Jeremy Recommends the Best Plasma Cutters for Mechanics

Mechanics who make all or part of their living cutting metals that are electrically conductive will probably tell you that a good plasma cutter is a necessity.  Using a plasma cutter produces much cleaner work than grinding does.  The extra quality of work does come with a higher price tag and steeper learning curve, but is well worth the money–if you do your homework beforehand.  Understanding what type of cutter you’ll need and the role consumables should play in your decision will help you make a wise investment.

The first thing to keep in mind is that initial price can be misleading.  Many models that are less expensive than equally powerful and capable counterparts might be too good to be true.  Too many less expensive models require consumables (more about them below) that have to be replaced more often and are more expensive than those of some higher-priced models.  In other words, spending less up front could very well cost you a lot more down the road.  Once you’ve narrowed the field to models that will meet your needs, make sure you research the life expectancy and replacement cost of the consumables of your top contenders.

Consumables, as you might guess, are parts that are necessary for a cutter’s operation that will wear out over time.  Initial quality and your usage determine how often consumables will need replacing.  There are five consumables you’ll need to consider.  The electrode is responsible for delivering the current to the plate.  The nozzle focuses your arc and directs air flow.  A swirl ring transforms the plasma into a vortex.  Retaining caps (inner and outer) hold the other parts together.  Lastly, the shield keeps the consumable stack safe from flying sparks and molten metal.

A plasma cutter’s duty cycle is also an important factor to understand.  Typically expressed as a percentage relative to 10 minutes, the duty cycle lets you know how long your cutter can run continuously before needing time to cool down.  For example, a duty cycle of 30% means that you can run the plasma cutter for 3 minutes out of 10 without needing to stop.  This duty cycle is relative to the power being used, so if you’re looking at a variable speed or variable power model, make sure you understand the duty cycle as it relates to the different types of jobs you intend to do.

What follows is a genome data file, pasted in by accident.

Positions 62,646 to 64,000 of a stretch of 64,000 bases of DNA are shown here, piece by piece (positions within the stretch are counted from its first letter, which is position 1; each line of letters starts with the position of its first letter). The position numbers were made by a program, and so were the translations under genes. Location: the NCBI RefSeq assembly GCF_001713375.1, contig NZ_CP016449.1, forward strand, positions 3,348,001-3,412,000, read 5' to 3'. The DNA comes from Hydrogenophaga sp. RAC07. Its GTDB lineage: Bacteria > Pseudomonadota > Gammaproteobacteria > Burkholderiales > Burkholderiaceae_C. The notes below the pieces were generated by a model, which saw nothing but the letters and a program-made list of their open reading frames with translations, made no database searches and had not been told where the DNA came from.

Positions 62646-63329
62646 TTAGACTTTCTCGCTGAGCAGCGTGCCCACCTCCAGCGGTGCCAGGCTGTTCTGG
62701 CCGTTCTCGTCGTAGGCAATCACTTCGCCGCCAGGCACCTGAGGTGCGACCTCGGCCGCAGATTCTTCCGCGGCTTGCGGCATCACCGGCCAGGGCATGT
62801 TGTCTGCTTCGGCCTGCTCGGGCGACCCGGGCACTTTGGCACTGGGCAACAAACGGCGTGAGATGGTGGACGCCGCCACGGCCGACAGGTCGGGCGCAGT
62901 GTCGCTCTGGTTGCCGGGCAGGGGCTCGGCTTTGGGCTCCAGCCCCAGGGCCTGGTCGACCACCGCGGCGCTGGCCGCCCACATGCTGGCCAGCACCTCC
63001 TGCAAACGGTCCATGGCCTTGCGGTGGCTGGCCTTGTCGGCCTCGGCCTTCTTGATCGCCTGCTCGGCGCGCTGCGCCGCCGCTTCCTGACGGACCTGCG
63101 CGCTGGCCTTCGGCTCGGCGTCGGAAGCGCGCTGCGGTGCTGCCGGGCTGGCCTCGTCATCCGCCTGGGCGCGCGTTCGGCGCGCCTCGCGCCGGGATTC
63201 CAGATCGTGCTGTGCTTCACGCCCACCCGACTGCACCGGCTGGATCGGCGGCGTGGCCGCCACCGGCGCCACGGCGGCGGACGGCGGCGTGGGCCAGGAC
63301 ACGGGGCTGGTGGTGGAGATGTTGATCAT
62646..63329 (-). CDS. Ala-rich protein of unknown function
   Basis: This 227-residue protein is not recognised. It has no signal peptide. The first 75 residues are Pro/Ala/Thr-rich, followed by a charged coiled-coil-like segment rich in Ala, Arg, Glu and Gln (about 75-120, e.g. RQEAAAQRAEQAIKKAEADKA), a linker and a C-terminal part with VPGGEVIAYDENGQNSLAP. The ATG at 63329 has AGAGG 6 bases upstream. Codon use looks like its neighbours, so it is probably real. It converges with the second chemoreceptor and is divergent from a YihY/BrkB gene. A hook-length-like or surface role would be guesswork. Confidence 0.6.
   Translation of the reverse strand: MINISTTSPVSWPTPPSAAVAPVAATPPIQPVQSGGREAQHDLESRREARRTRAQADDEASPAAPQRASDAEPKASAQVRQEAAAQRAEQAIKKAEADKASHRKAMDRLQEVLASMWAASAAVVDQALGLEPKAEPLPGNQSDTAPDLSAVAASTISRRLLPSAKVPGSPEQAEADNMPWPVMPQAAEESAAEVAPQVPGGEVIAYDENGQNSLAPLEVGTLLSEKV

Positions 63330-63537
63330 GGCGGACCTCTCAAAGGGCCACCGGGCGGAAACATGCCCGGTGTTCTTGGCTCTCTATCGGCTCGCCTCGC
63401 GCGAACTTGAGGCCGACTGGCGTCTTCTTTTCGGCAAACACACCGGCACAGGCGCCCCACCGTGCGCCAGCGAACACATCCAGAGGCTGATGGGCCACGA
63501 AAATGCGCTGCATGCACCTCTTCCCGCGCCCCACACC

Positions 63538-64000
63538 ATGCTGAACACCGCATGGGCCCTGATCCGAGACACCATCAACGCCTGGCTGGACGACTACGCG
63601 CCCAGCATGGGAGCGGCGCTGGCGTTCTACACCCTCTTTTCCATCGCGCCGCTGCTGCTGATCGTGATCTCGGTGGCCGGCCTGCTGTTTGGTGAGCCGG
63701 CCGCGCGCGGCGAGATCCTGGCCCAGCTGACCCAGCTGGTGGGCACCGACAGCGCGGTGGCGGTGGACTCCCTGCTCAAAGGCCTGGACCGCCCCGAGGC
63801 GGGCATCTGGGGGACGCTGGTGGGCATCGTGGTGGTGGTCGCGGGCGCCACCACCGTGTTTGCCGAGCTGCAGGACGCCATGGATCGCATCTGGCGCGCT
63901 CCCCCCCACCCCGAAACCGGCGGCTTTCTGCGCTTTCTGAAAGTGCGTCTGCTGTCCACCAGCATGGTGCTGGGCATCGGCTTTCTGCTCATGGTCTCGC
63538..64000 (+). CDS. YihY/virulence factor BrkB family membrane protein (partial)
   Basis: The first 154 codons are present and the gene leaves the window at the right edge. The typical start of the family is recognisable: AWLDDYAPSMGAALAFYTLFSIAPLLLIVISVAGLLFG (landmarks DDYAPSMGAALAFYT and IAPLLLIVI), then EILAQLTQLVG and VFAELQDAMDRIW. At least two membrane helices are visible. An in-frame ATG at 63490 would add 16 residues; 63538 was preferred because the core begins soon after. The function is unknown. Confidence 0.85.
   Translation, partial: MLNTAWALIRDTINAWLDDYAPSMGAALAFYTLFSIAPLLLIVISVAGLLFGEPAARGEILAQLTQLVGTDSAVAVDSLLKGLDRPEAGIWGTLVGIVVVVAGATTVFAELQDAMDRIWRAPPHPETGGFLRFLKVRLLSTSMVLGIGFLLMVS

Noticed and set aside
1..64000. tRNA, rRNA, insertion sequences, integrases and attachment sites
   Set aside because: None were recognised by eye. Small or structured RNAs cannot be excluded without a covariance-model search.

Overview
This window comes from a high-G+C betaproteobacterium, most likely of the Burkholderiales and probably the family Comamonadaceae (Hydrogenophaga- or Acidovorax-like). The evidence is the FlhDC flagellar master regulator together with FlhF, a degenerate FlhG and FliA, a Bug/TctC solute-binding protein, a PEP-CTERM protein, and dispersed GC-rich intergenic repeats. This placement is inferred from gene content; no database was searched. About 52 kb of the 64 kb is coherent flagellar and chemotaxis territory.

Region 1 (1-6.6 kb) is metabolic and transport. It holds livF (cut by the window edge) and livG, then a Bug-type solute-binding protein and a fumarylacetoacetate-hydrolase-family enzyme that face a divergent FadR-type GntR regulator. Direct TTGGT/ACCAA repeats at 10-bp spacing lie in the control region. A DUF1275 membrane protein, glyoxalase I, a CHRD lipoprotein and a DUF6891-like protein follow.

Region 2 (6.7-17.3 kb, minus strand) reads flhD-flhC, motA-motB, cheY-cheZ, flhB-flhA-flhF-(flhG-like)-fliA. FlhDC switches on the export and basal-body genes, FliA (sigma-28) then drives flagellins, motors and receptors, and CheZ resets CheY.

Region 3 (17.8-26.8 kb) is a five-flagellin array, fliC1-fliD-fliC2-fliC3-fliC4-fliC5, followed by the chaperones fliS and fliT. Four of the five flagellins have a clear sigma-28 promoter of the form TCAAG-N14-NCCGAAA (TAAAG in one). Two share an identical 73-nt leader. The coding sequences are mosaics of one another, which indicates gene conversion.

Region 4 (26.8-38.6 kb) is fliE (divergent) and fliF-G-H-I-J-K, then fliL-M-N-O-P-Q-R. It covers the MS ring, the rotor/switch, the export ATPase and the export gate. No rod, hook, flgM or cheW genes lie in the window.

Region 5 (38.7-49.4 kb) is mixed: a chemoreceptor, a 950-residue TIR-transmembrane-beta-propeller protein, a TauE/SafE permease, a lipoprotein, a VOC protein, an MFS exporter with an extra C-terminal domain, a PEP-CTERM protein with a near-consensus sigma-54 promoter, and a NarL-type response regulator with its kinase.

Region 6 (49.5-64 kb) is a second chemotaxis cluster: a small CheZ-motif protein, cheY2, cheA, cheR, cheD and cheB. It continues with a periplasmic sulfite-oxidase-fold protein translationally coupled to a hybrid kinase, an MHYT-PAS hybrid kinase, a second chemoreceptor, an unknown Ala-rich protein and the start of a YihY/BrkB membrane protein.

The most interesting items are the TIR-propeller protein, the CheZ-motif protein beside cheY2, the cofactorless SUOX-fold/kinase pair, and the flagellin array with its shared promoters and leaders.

Power is, of course, a major factor to consider when looking for a plasma cutter.  If your cutting work will be restricted to 1/4 inch or less thicknesses, you should be okay with 15 to 25 amps.  Look for 40 amps for 1/2 inch cuts and 80 or more amps for cuts at or above 1 inch thick.  Lower power models generally require 120-volt outlets, but more powerful cutters could demand 240 volts.  Make sure to factor in any necessary electrical upgrades you might need to make when searching for your perfect cutter.  Visit plasmacutters.reviews for reviews of some favorite models.

Since you’ll also need compressed air for your new plasma cutter, don’t forget to factor in an air source.  If your shop is already equipped with a dedicated air manifold or a more traditional compressor, you won’t need to find a model that’s sold with its own compressor.  Since many of the most powerful and higher-end models assume that you already have an air source and don’t include a compressor, you’ll have to budget for a compressor if you opt for such a model and don’t have an air source.  Though it represents an additional expense, a filtration system can be a great way to get even cleaner work and extend the lifespan of your consumables.  A basic filter removes dust particles from your air stream, while a filter-plus-desiccant system will remove stray dust as well as moisture.

Check out best rated plasma cutter reviews for additional tips on choosing the best model and reviews (complete with pros and cons) of some top sellers.  As with any other major purchase, arming yourself with as much knowledge as possible is the best way to make sure you don’t end up regretting your decision.